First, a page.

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Trump gets the oil deal he wants by staying on the sidelines

Jennifer A. Dlouhy and Stephen Cunningham, Bloomberg News on

Published in Political News

With Saudi Arabia and Russia agreeing on the contours of an unprecedented plan to slash crude output, President Donald Trump is on the verge of getting the global oil deal he wanted -- without taking steps to ratchet down U.S. production.

The tentative agreement -- which would be the largest-ever oil output cut agreed on by OPEC+ ministers -- is coming without the U.S. mandating curbs on its own crude production. And if Trump agreed to anything in phone calls with the Saudis and Russians in recent days, those deals haven't been made public yet.

In other words, Trump may win a global oil agreement by letting the market work.

"The U.S. is already effectively cutting because we cut in response to market force," said James Lucier, managing director of research firm Capital Alpha Partners LLC. "We're not a state oil corporation; we're not government-directed producers of oil. U.S. oil production has an automatic response to excess supply, which is to shut in" that production.

The Trump administration is likely to take that argument to a virtual meeting of Group of 20 energy ministers Friday, as non-OPEC countries face pressure to come up with another 5 million barrels per day in oil production cuts.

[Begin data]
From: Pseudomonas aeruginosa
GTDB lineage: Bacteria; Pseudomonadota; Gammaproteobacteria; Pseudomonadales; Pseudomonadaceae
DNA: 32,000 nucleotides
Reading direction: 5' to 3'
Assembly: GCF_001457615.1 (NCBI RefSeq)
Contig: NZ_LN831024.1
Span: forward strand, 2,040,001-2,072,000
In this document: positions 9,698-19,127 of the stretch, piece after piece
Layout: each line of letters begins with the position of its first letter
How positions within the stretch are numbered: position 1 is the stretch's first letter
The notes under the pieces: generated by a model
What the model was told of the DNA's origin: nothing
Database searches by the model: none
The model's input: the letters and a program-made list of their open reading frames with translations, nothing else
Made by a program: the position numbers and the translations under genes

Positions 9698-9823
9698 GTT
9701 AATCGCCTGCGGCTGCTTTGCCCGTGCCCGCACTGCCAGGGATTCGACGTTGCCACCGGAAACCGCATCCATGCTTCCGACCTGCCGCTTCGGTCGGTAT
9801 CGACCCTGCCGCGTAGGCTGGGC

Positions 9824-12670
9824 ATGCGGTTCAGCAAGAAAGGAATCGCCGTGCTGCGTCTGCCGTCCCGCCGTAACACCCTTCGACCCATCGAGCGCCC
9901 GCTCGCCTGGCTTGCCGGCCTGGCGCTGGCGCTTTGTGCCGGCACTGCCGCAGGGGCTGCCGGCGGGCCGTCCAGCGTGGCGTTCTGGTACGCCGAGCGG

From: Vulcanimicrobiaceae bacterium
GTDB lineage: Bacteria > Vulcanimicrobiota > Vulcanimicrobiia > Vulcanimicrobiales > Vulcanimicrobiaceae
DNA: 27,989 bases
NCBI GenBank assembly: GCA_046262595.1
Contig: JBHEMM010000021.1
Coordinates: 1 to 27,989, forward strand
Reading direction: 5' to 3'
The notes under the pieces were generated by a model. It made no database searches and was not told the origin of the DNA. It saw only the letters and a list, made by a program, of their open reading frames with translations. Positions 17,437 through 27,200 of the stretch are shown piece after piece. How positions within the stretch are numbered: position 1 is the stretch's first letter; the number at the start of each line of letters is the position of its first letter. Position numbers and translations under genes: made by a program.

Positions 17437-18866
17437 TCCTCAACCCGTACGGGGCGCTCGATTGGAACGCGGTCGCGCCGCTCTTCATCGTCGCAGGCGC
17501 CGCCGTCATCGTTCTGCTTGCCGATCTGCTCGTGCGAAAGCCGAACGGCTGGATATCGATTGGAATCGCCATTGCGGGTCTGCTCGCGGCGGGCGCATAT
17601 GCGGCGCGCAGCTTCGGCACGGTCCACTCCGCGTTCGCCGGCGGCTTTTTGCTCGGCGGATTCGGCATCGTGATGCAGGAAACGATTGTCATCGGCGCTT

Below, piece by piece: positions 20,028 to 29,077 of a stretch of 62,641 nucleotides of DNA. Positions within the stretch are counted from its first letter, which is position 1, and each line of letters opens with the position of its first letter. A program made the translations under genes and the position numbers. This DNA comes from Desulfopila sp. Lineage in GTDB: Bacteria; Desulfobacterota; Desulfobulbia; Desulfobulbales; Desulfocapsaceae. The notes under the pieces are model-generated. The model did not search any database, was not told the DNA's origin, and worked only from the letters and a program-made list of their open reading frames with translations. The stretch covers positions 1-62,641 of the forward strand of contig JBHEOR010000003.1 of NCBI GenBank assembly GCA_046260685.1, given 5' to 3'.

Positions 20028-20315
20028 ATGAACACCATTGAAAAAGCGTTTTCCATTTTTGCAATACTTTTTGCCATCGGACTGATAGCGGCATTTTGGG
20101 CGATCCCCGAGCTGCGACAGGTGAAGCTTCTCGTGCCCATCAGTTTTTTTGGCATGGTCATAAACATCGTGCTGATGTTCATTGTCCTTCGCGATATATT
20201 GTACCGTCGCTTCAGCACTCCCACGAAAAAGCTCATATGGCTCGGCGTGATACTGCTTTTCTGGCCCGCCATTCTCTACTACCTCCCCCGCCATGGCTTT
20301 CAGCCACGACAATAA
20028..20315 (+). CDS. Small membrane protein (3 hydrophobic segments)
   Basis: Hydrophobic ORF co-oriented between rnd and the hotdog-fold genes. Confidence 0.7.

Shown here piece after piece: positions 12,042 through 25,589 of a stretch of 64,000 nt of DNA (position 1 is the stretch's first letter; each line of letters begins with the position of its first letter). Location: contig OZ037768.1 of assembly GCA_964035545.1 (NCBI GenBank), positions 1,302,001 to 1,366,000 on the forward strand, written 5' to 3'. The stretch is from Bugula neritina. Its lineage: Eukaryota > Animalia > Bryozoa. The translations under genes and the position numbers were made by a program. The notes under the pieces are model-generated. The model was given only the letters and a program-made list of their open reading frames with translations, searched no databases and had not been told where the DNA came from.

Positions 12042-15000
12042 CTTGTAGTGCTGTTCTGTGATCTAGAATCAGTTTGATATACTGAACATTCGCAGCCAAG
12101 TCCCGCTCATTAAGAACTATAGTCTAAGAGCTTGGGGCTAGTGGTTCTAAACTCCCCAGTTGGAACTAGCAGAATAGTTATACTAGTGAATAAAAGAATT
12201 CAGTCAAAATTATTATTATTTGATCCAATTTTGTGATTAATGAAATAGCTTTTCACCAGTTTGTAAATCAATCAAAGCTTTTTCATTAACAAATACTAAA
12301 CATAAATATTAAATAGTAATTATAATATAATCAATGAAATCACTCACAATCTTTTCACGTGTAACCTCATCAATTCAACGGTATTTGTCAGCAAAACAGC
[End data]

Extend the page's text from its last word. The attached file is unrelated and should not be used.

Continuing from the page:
For more than a week, Trump has talked up the prospect of a Russia-Saudi agreement to reduce oil output by at least 10 million barrels per day. He resisted calls to force deep cuts in U.S. crude production in tandem with Middle East producers.

Instead, the president and top administration officials repeatedly made the case that the free market is already paring oil production in the U.S. -- without the government lifting a finger.

"The cuts are automatic if you are a believer in markets," Trump said Monday. The president doubled down on that free-market talk Wednesday night, on the eve of Thursday's OPEC+ summit. U.S. oil production already has been "cut back automatically," Trump told reporters.

 

Energy Secretary Dan Brouillette pushed that argument too, emphasizing that the global crude price collapse has already caused U.S. oil companies to idle rigs and curtail drilling. And the Energy Department offered numbers to prove its case. A short-term outlook released earlier this week underscored that 2 million barrels per day of oil production are already expected to be lost -- without any government intervention.

Of course, Trump also has limited tools to force production cuts. He could quash 2.9 million barrels per day of oil production by halting the activity on federal lands. And a ban on U.S. crude exports could take care of another 3 million to 4 million barrels per day, according to Rapidan Energy Group.

Trump's laissez-faire approach has been "an effective bargaining position," Lucier said. If Russia and Saudi Arabia say they want the U.S. to cut output too, the U.S. can effectively counter we're doing it already, and "you need to match us, rather than we need to match you."

(c)2020 Bloomberg News

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